'Those were always fun'

'Those were always fun'

Chad Benedict  won six regional titles in 19 seasons coaching at Chrisman (1999 to 2006) and Mahomet-Seymour (2006 to 2018). The man who helped lead M-S to the Class 3A Elite Eight in 2015 will serve as the South coach in today's Class 3A/4A Illinois Basketball Coaches Association All-Star Game in Pontiac. Before the action tips off at 6 p.m., sports editor MATT DANIELS caught up with Benedict:

What did it mean to you to be chosen for the IBCA coaching role?

It's certainly a special honor. When they contacted me last fall about doing it, coach Neil Alexander from Lincoln reached out to see if I'd be interested. You're never quite sure when things might come along like this. I ran into former Champaign Central coach Lee Cabutti this week, and we talked for a while. He coached in this game before, and he was giving me his whole strategy on playing time and how to sub guys in and out. I'll just try to manage the game. We do get one practice in with them, so we can get a couple out of bounds plays in, but the main thing is just try to have some fun and sub accordingly.

What was one overwhelming moment in your coaching career?

I would say there's probably two. One, when I got to Chrisman and I had my first varsity practice there. You step in the gym and realized the history of Chrisman basketball and what Roger Beals accomplished in that gym and Dave Chandler, too. It was one of those, 'Whoa, OK, here we go.' Then, the second one was here at Mahomet. When I left Chrisman, we had 47 or 48 boys in the high school. My first year at Mahomet, we had 57 or 58 boys go out for basketball for all the programs. It was just a little different. It's still basketball, but the management side was different.

What was one play or offensive scheme you really enjoyed drawing up?

That's a great question. That has evolved, but we settled in on some out of bounds plays that worked well. Nothing was original. We've stolen everything (laughs), but I really enjoyed scouting different teams and seeing what works. We felt pretty confident with our out of bounds plays underneath the basket. There was a little lob play where we would stick a guy right underneath the rim and everybody knew we would do it. The ironic thing is none of my kids could really jump except one in 10-plus years, but we would still find ways to get baskets off that. We put another guy on the block — and I was fortunate enough to coach three of the top five leading scorers in Mahomet history in Cory Noe, Conner Diedrich and Reid Farchmin — and you could run those kids in that action. It forced the defense to either have to guard them or it would free up the screener. Those were always fun.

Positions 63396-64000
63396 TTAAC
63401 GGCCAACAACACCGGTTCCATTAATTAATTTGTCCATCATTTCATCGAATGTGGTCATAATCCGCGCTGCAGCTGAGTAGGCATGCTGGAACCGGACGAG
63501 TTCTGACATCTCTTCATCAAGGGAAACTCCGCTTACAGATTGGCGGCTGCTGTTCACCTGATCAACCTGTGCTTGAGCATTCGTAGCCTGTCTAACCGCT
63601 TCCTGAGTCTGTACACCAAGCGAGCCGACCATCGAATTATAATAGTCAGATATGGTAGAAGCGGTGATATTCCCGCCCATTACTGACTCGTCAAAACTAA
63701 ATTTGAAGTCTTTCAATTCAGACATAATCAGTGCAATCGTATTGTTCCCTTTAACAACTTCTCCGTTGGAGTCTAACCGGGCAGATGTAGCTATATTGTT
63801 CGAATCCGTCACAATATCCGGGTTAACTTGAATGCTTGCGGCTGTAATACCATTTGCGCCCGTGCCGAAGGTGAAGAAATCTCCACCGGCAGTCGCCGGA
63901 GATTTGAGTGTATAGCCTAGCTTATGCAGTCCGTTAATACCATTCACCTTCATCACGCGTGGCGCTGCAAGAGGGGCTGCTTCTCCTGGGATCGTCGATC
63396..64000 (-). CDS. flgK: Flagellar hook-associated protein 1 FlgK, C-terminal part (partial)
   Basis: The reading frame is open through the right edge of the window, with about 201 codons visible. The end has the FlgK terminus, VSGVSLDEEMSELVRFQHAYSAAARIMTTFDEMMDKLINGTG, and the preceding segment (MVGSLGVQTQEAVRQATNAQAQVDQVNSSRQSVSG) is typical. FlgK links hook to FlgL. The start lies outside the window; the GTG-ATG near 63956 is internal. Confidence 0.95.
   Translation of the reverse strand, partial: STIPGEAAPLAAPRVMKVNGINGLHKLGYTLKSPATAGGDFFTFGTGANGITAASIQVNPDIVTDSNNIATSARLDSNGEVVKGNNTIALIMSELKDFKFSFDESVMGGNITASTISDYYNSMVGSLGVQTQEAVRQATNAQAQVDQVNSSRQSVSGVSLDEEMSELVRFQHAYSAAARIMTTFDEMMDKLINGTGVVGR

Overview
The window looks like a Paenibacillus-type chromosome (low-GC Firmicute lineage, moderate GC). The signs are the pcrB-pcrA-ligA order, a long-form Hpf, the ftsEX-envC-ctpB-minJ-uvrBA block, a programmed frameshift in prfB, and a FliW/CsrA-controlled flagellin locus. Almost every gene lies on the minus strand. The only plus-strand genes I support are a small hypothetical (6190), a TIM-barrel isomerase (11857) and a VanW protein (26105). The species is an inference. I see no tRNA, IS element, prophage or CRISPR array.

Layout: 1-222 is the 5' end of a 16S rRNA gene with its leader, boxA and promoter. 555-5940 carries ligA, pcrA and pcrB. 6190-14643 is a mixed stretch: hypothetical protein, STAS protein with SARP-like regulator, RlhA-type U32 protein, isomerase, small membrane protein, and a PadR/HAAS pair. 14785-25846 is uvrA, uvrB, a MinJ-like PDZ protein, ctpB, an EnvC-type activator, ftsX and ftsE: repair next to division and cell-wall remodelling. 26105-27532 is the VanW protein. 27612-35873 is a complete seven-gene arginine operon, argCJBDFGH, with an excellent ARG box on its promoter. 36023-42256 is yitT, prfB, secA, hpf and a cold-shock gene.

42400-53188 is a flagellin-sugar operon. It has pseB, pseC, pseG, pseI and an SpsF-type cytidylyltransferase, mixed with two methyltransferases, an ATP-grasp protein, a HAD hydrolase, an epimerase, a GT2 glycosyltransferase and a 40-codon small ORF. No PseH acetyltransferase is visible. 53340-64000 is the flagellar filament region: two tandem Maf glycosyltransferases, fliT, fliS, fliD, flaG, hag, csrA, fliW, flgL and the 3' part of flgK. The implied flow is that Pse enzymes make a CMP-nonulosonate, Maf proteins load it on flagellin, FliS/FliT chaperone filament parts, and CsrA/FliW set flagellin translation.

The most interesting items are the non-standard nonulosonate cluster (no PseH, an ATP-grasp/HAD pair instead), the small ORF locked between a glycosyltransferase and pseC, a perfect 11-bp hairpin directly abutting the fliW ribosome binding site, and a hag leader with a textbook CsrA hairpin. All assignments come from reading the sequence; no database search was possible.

What advice would you give a first-year coach?

I would tell them to find a good mentor. Find a school that mirrors your school that has had success and the type of athletes that you do, that has the same makeup as your school, and then look at that guy and ask him a ton of questions. Take him to dinner and pick his brain as much as possible to grow and get better. The other thing I would tell him is wherever you're at, this thing can eat you up. Wherever you're at spiritually, you've got to surround yourself with people who have the same goals and beliefs that you do because they'll help you out tremendously.

When did it sink in about what your Mahomet-Seymour team accomplished in 2015?

When we beat Decatur MacArthur in the sectional semifinals. We got done going through the line after the game where we shook hands and everybody was celebrating. My son, Noah, was a freshman that season and he was cheering behind the bench. I just happened to see him, found him and we embraced. We hadn't won the sectional yet, but that was a moment where it felt like it's been a heck of a journey to get to this point. There was a time at Mahomet where we weren't sure that was going to happen. As I look back on it now, especially as I clean out my office, the process of what those kids did was amazing and learning from the kids before them to put themselves in that position.